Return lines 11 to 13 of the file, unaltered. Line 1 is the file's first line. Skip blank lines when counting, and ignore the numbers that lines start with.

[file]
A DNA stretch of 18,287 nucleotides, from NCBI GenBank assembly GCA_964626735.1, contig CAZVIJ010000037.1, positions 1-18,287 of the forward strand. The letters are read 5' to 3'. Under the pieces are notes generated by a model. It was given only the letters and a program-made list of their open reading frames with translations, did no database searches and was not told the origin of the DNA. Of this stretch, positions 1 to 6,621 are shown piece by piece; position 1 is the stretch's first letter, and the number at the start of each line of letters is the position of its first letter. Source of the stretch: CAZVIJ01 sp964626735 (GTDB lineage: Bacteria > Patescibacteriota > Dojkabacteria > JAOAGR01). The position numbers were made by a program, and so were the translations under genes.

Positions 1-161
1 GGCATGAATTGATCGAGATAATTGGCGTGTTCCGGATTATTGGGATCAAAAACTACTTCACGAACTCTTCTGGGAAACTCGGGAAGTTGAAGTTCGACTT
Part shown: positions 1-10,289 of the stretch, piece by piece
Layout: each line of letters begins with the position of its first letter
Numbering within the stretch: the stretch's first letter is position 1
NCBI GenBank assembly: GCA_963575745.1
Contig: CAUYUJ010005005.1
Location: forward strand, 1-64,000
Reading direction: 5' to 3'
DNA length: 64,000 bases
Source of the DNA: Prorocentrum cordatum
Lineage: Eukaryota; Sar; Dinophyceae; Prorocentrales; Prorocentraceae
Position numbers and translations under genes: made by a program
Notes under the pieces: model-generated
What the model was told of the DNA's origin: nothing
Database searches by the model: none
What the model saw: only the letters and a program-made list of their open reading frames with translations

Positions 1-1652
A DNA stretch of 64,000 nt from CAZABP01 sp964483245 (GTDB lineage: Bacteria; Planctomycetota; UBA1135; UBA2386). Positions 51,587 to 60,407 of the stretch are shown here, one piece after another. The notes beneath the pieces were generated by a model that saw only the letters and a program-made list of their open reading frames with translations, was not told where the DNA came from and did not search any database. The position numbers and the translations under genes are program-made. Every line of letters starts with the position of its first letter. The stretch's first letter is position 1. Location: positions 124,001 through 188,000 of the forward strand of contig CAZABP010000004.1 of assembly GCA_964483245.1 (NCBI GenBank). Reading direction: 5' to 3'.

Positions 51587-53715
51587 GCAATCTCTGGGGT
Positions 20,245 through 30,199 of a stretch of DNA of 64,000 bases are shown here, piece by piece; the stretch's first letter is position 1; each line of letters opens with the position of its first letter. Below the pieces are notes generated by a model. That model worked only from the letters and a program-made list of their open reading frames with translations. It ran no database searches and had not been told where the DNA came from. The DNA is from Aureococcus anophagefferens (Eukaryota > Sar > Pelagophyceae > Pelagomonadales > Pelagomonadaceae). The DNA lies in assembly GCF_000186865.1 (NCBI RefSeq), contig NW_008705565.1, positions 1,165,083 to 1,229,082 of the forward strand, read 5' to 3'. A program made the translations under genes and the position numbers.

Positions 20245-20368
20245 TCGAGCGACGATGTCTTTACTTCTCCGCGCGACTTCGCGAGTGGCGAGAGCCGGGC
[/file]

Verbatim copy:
DNA length: 64,000 bases
Source of the DNA: Prorocentrum cordatum
Lineage: Eukaryota; Sar; Dinophyceae; Prorocentrales; Prorocentraceae